It was the best of times, it was the worst of times, it was the age of wisdom, it was the age of foolishness, it was the epoch of belief, it was the epoch of incredulity, it was the season of Light, it was the season of Darkness, it was the spring of hope, it was the winter of despair, we had everything before us, we had nothing before us, we were all going direct to Heaven, we were all going direct the other way.
So began Charles Dickens’ description of London and Paris in A Tale of Two Cities (1859). The imagery could easily be about Berlin and Beijing of 1989.
On 9 November that year, after an East German official announced, possibly mistakenly, that East Germans wishing to cross the border no longer needed permits, people rushed to the wall with pickaxes, knocking the wall which defaced the city like a scar on its face. Mstislav Rostropovich turned up at Checkpoint Charlie, and began playing a solo suite from Bach. As the English poet William Wordsworth once wrote, in another context: “Bliss was it in that dawn to be alive, but to be young was very heaven.”
If you walk through Berlin today, it is hard to tell apart where the former east ends and the old west begins. Potsdamer Platz, once the desolate locale for a secret rendezvous in a spy novel, is now the face of the new Berlin, with its shining high-rises. When I was there recently, a German friend could no longer tell me with certainty where lay east and what was west.
The dawn in Beijing on 4 June that year was quite different. A young man walked up to a tank on the stately avenue at Tiananmen Square.
Thousands of students watched the drama; they were at the square, demanding reforms peacefully. The tank tried to skirt past the student, but the student kept blocking it, and then, with breathtaking audacity, he climbed on the tank, pleading with the soldiers to return.
He has not been heard of since then.
What happened in 1989? Who won? Democracy? Or markets? Did the Great Wall become the Great Mall, and was that enough? This is a point British writer John Kampfner explores in his thoughtful new book, Freedom for Sale, which takes him to Singapore, Russia, India and other places as he tries to figure out if in the marketplace of ideas, ideas lost and markets won.
In the immediate aftermath of the fall of the wall, there was hubristic triumphalism: The New York Times’ Thomas Friedman even claimed that as with democracies, two countries with McDonald’s wouldn’t go to war: which sounded like a glib Friedmanesque aphorism that the Davos Men like to hear, until, as economist Jagdish Bhagwati pointed out, the Balkan wars erupted, mauling that metaphor, messing the mantra.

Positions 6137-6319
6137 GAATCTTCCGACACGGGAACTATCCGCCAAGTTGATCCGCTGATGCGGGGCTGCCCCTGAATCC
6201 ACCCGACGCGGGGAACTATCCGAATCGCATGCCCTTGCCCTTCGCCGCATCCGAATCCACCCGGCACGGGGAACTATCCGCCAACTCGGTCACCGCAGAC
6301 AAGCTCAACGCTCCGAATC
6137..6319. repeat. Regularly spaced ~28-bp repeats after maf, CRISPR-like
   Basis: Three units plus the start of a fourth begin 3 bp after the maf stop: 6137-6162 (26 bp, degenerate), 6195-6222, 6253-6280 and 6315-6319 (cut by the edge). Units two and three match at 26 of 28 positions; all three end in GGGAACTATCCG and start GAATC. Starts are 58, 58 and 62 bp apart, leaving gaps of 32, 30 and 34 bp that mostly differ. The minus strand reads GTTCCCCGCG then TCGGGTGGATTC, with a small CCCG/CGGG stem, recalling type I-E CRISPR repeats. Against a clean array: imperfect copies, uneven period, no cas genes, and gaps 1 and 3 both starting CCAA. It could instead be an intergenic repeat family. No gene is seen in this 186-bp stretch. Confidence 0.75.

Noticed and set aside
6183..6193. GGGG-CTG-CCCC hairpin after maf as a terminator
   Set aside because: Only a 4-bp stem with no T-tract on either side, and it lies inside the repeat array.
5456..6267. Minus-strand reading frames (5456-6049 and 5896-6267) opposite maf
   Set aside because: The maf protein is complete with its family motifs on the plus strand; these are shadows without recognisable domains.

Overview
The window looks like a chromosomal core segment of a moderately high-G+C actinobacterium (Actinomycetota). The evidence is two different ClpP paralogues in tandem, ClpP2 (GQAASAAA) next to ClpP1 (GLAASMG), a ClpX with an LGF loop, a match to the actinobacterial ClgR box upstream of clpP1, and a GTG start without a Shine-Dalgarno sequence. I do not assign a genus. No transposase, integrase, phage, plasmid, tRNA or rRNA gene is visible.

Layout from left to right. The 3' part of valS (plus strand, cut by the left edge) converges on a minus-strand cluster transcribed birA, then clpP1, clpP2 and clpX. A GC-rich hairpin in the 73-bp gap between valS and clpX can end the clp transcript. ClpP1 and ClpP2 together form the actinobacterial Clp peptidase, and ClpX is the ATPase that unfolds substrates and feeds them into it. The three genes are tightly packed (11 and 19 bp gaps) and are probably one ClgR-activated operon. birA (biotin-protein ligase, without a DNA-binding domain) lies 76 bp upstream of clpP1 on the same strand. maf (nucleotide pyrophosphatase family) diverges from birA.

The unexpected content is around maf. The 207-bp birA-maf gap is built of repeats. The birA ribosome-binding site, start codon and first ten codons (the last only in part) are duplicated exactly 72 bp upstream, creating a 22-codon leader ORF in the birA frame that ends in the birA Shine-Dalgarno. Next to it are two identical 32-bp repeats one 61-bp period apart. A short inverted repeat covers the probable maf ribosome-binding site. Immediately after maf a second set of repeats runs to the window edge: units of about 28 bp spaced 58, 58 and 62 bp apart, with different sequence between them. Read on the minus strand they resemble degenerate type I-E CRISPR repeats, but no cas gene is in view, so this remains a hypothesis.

While post-wall eastern Europe has seen greater respect for civil liberties, there has also been a rise in anti-Semitism, restrictions are placed on abortion rights, violence has increased against the Roma, the national exchequer looted through dubious privatization schemes—and then, those Balkan wars.
And there is China, where despite the Tiananmen Square massacre, the hounding of Falun Gong adherents, and the persecution of Tibetans, and despite an earthquake and rising costs which have forced millions of migrant workers to flee the countryside, the economy continues to grow. Beijing has staged an impressive Olympics, and now China sits on foreign reserves that offer stability to the global economy.
China pretends to be more open, and goes about as if it won the unfinished debate of 1989. But has it, really? As India’s finance minister in the 1990s, Manmohan Singh said open societies only appear to be weak because their weaknesses are visible and strengths taken for granted. With closed societies, who knows their vulnerabilities? And when revealing those vulnerabilities is a bad career move? A journalist jailed for writing about the central bank’s gold sales; a research firm rewriting a report which alleged that the non-performing loans of Chinese state banks are understated. Retribution is swift: China glares, governments and businesses kowtow.
Recall the time when the Soviet Union made extravagant claims of harvest and industrial productivity, and then quietly revised figures, airbrushing the past from its history, hoping no one would remember. And yet, in the end, unlike the dire predictions of French author Jean-Francois Revel—How Democracies Perish (1985)—the other guy blinked.
Two decades are like that blink. As Chou En Lai is supposed to have said when asked about the impact of the French revolution: “Too soon to tell.” And so it is with 1989: That year, a people divided by an artificial border tore down that wall. Twenty years later, a prosperous China remains paranoid, busy building firewalls to stop the Internet from bringing dangerous ideas that could destabilize the middle kingdom. Guess who will win?
Salil Tripathi is a writer based in London. Your comments are welcome at firstname.lastname@example.org